According to the American Academy of Orthopaedic Surgeons, over 4 million people in the United States seek medical care each year for shoulder problems. Each year, shoulder problems account for over 1.5 million visits to orthopaedic surgeons. Common shoulder problems include:
What Are the Structures of the Shoulder and How Does the Shoulder Function?
The shoulder joint is composed of three bones:
Two joints facilitate shoulder movement. The acromioclavicular (AC) joint is located between the acromion (part of the scapula that forms the highest point of the shoulder) and the clavicle. The glenohumeral joint, commonly called the shoulder joint, is a ball-and-socket type joint that helps move the shoulder forward and backward and allows the arm to rotate in a circular fashion or hinge out and up away from the body.
The capsule is a soft tissue envelope that encircles the glenohumeral joint. It is lined by a thin, smooth synovial membrane.
The bones of the shoulder are held in place by muscles, tendons, and ligaments.
The rotator cuff is a structure composed of tendons that, with associated muscles, holds the ball at the top of the humerus in the glenoid socket and provides mobility and strength to the shoulder joint.
Two filmy sac-like structures called bursae permit smooth gliding between bone, muscle, and tendon. They cushion and protect the rotator cuff from the bony arch of the acromion.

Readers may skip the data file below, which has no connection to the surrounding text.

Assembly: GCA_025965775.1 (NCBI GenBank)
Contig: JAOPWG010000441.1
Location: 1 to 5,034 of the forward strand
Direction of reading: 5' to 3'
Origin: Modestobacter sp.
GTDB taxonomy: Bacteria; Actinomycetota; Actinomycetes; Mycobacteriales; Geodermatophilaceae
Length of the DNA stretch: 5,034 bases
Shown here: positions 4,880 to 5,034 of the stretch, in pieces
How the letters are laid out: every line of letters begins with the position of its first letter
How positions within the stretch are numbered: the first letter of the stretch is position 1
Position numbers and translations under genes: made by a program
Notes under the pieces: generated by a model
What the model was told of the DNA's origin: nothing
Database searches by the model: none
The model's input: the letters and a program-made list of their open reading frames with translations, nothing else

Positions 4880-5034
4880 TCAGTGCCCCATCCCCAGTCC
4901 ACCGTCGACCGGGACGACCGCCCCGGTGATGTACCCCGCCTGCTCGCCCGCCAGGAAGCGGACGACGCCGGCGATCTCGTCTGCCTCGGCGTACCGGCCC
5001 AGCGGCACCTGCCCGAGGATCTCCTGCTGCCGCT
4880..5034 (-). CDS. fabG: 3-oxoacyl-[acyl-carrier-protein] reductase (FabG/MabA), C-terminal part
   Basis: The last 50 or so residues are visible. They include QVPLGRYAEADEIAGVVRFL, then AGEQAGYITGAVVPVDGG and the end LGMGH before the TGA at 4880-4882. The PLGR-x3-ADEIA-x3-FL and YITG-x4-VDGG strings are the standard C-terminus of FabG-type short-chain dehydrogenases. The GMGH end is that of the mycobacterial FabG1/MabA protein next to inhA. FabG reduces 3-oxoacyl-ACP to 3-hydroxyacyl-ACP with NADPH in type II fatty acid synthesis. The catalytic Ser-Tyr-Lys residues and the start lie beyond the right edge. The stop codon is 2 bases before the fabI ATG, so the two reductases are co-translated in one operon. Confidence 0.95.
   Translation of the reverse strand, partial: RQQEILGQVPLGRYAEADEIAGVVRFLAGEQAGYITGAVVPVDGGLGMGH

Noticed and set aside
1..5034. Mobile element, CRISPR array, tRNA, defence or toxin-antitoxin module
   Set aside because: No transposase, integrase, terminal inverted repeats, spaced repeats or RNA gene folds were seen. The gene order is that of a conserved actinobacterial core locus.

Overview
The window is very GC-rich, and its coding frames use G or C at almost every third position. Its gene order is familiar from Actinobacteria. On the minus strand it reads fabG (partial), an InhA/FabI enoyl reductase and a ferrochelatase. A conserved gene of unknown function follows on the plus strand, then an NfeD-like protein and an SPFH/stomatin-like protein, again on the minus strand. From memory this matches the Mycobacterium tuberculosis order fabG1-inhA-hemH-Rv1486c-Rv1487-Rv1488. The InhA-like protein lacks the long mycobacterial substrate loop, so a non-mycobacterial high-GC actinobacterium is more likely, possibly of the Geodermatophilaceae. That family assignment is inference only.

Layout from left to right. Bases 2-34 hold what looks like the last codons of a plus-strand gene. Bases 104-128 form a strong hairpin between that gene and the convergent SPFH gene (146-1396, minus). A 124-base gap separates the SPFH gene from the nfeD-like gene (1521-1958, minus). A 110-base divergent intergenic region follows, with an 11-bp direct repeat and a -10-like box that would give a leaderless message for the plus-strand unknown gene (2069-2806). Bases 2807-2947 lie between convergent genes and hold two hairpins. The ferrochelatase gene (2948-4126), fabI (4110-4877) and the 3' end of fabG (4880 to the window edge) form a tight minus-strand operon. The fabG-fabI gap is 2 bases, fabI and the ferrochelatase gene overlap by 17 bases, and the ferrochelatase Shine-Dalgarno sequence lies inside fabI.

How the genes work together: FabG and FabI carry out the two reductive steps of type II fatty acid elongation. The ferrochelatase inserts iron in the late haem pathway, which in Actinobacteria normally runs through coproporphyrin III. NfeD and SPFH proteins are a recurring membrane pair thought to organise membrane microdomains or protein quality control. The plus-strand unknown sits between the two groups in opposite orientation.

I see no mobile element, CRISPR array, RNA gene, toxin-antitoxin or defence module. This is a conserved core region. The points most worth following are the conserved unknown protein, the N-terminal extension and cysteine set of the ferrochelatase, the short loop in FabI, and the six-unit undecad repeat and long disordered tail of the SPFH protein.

What Are the Origin and Causes of Shoulder Problems?
The shoulder is the most movable joint in the body. However, it is an unstable joint because of the range of motion allowed. It is easily subject to injury because the ball of the upper arm is larger than the shoulder socket that holds it. To remain stable, the shoulder must be anchored by its muscles, tendons, and ligaments.
Shoulder pain may be localized or may be referred to areas around the shoulder or down the arm. Disease within the body (such as gallbladder, liver, or heart disease, or disease of the cervical spine of the neck) also may generate pain that travels along nerves to the shoulder.
How Are Shoulder Problems Diagnosed?
Following are some of the ways doctors diagnose shoulder problems:
- Medical history (the patient tells the doctor about an injury or other condition that might be causing the pain).
- Physical examination to feel for injury and discover the limits of movement, location of pain, and extent of joint instability.
- Tests to confirm the diagnosis of certain conditions. Some of these tests include:
- x ray
- arthrogram - Diagnostic record that can be seen on an x ray after injection of a contrast fluid into the shoulder joint to outline structures such as the rotator cuff. In disease or injury, this contrast fluid may either leak into an area where it does not belong, indicating a tear or opening, or be blocked from entering an area where there normally is an opening.
- MRI (magnetic resonance imaging) - A non-invasive procedure in which a machine produces a series of cross-sectional images of the shoulder.
Other diagnostic tests, such as injection of an anesthetic into and around the shoulder joint, are discussed in specific sections of this guide.